As Tripura opens its first waterway with Bangladesh from Sonamura in Sepahijala district, as well as expectations and hopes, questions also arise about the ambitious project and its commercial potential.
- The road connecting Sonamura, about 60 km from Agartala on the Indian side, and Daudkandi from Chittagong in Bangladesh was included in the list of Indo-Bangladesh Protocol (IBP) roads agreed on May 20 of this year.
- The ambitious project has already been projected by the current BJP-IPFT government of Tripura as an important catalyst to catapult Tripura to a gate to the northeast.
- A large ship carrying 50 tons of cement from the port of Munshiganj in Bangladesh is expected to arrive as part of the test on Saturday.
Tripura Foreign Trade
- Tripura’s cross-border trade started in 1995. Currently, the state exports a handful of goods and materials worth Rs 30 million to Bangladesh annually, but imports Rs 645 million worth of rupees.
- This huge trade deficit is due to the abnormally high import tariff apparatus in Bangladesh and the absence of many abundant products in the state on the list of products allowed for export, as well as port restrictions. Successive state governments have pushed Dhaka to make the flow of goods more fluid.
- Earlier this year, CM Biplab Kumar Deb predicted significant growth in bilateral trade, increasing the volume of exports from Rs 30 crore to Rs 400 crore, while saying that goods worth Rs 2000 crore would be imported compared at current volume of Rs 645 crore in one year.
- He predicted that imports would increase to Rs. 4.2 billion rupees in five years with exports reaching 1.2 billion rupees.
- Now the next Agartala-Akhaura rail project, the Indo-Bangla Bridge over the Feni River and a second Integrated Control Point (ICP) in Sabroom are also aimed at resuming trade volume between the two sides.
- Not everyone is optimistic about the prospects for the project. “Akhaura Integrated Checkpoint only imports 150 times the Sonamura Pier trade volume; the state has six other land crossing points.
- Since the volume of trade in the waterway project would be low, there are no massive local jobs either.
- The most important thing is that the river route would not be operational throughout the year ”, said Dr Selim Shah, economist and assistant professor at the University of Tripura. However, he said, the low level of transportation can create new opportunities.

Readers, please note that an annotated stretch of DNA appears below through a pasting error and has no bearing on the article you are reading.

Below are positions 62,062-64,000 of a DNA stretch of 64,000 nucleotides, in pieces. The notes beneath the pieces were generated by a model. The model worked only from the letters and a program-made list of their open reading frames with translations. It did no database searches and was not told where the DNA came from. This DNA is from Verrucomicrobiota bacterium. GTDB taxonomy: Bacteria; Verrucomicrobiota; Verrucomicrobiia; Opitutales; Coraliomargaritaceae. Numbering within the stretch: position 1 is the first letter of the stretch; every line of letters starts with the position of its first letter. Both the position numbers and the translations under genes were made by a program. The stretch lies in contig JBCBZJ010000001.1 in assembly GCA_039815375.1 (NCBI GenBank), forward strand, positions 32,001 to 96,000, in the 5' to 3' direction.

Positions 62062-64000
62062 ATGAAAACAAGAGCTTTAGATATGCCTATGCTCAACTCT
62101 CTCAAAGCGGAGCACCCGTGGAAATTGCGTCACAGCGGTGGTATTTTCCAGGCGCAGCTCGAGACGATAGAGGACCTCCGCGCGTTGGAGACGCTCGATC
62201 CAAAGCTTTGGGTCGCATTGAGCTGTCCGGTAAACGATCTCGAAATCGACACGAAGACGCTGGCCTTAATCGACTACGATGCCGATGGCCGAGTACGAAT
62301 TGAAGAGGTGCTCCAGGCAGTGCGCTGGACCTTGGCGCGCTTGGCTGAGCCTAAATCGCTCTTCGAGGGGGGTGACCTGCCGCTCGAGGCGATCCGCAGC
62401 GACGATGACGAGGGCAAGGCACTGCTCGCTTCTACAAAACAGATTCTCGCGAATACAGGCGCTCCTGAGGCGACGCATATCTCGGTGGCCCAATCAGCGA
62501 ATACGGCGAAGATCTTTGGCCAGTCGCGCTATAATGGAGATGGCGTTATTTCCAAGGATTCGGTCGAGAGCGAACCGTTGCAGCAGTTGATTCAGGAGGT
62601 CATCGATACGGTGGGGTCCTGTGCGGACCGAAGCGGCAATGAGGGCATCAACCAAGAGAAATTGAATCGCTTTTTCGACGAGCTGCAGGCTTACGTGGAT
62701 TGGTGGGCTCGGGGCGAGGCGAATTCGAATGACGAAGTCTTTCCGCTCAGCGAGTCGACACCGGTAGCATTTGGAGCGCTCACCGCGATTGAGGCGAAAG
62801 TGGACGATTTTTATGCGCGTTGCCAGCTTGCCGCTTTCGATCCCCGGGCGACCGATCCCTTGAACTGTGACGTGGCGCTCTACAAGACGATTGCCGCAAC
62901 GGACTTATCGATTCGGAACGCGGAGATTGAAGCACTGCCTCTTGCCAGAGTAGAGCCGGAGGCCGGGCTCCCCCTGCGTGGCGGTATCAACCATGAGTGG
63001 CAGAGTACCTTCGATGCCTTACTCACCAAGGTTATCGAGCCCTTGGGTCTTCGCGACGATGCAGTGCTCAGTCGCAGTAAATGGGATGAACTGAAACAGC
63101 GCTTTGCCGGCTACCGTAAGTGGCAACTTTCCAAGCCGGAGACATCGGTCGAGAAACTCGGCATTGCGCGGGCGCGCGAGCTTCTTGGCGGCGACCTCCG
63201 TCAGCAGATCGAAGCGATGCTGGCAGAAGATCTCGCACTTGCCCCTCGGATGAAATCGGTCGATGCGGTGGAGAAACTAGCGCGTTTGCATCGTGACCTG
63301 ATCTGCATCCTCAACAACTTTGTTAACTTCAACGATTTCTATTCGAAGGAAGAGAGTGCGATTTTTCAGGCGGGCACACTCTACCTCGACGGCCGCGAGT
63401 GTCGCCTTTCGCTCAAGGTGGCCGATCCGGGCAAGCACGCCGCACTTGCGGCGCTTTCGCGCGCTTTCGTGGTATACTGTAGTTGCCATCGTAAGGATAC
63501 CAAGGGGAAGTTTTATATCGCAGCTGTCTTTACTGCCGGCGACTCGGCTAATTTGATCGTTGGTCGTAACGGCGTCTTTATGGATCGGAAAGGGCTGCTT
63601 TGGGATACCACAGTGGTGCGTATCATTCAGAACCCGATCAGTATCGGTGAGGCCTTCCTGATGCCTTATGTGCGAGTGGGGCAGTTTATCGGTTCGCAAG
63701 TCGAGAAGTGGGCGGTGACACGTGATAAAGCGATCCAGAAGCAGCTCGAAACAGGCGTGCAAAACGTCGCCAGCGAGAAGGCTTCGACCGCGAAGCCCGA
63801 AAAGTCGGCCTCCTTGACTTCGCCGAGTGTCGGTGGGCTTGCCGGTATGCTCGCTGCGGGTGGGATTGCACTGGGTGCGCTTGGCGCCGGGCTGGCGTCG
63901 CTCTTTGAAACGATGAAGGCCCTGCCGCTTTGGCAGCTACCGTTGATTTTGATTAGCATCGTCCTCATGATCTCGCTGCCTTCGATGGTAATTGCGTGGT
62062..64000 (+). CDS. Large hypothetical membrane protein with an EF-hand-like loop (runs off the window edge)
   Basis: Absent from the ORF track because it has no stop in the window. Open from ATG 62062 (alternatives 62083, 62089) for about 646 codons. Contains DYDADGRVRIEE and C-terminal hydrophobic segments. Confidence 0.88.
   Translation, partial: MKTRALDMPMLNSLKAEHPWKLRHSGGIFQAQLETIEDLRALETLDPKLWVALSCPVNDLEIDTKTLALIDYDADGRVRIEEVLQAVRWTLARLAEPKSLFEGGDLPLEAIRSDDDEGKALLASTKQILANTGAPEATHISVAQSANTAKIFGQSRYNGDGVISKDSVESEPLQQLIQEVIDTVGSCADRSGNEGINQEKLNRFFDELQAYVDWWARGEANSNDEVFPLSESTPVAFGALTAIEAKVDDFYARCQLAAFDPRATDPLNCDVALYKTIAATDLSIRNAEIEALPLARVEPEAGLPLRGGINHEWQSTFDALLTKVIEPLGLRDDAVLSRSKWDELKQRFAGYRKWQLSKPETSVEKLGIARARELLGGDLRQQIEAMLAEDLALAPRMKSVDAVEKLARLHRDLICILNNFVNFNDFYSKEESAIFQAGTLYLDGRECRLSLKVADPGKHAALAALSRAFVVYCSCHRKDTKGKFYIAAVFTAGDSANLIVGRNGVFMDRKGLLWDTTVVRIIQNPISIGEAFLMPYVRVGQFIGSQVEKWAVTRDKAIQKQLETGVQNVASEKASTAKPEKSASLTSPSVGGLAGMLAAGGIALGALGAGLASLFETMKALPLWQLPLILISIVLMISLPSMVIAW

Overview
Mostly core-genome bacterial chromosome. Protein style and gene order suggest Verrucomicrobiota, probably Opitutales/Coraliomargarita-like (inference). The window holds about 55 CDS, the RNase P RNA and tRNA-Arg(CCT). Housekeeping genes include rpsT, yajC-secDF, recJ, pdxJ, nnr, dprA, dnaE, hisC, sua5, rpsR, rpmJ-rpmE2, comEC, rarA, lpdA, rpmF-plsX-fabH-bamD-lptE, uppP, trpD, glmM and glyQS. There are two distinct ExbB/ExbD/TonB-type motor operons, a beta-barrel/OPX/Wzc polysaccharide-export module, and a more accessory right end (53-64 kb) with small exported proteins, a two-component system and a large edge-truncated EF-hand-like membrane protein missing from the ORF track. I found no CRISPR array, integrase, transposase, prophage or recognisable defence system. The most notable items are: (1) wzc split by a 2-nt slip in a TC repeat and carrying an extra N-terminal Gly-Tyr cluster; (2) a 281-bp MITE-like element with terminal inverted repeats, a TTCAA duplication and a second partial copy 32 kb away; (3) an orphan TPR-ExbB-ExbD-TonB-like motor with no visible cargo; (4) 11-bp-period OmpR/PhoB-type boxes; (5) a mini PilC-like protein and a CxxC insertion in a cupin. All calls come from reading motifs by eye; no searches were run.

Tripura’s first inland waterway
Shortly after Chief Minister Biplab Kumar Deb took office in March 2018, expert teams from the International Waterways Authority of India (IWAI), the Land Port Authority of India (LPAI) ) and local authorities carried out a series of visits and studied the feasibility of launching inland waterways. connectivity on the Gomati river. The river connects to Meghna in Bangladesh through a 90 km body of water from Sonamura to Daudkandi.
- The plan was to dredge the riverbed to make way for small boats and boats from Sonamura to the Ashuganj river port in Bangladesh, 60 km away.
- Dredging was deemed necessary given the shallow depth of the river bed and the constant sedimentation in areas where the river winds under the hills.
- The construction of a terminal for customs control of imported goods was also planned. As the permanent jetty for loading and unloading goods takes too long, Tripura built a temporary floating jetty in July 2004. Most of the other infrastructure has yet to be built.
Make Gomati Navigable
- The Gomati River is the largest and longest river in Tripura with a cumulative length of 180 km. It is also considered a sacred river and devotees converge along its banks at Tirthmukh each Makar Sankranti.
- Gomati is also a regulated river. Due to the high altitude of its upper basin and the Dumbur Dam built in 1974 as part of the Gomti Hydroelectric Project, the river erodes a large amount of sand and rock particles in its upper segment.
- The flow slows down long after reaching the plains and at the Maharani Dam in Gomati District, a large volume of water is withdrawn for irrigation and retained to beautify the Dumbur Dam as a tourist site.
- A river needs at least 4 to 5 feet deep for freight carriers to navigate it regularly. this also only during monsoon days. During the rest of the year, low rainfall in the hills results in low volume, while the accumulation of sediment raises the middle riverbed, making Gomati even shallower. By comparison, the river route from Bangladesh to Karimganj in Assam operates from small boats to large boats for almost six months out of the year.
- The plan was to dredge the riverbed to make way for small boats and boats from Sonamura to the Ashuganj river port in Bangladesh, 60 km away. Dredging was deemed necessary given the shallow depth of the river bed and the constant sedimentation in the areas where the river meanders under the hills.
- A terminal will also be built for customs control of imported goods. As the permanent jetty for loading and unloading of goods was taking too long, Tripura built a temporary floating jetty in July 2004. Much of the other infrastructure still needs to be built.
- As an alternative and long-term solution, she suggested planting water-resistant bamboo and vetiver along its banks to prevent erosion, as well as small control dams and regulated dredging.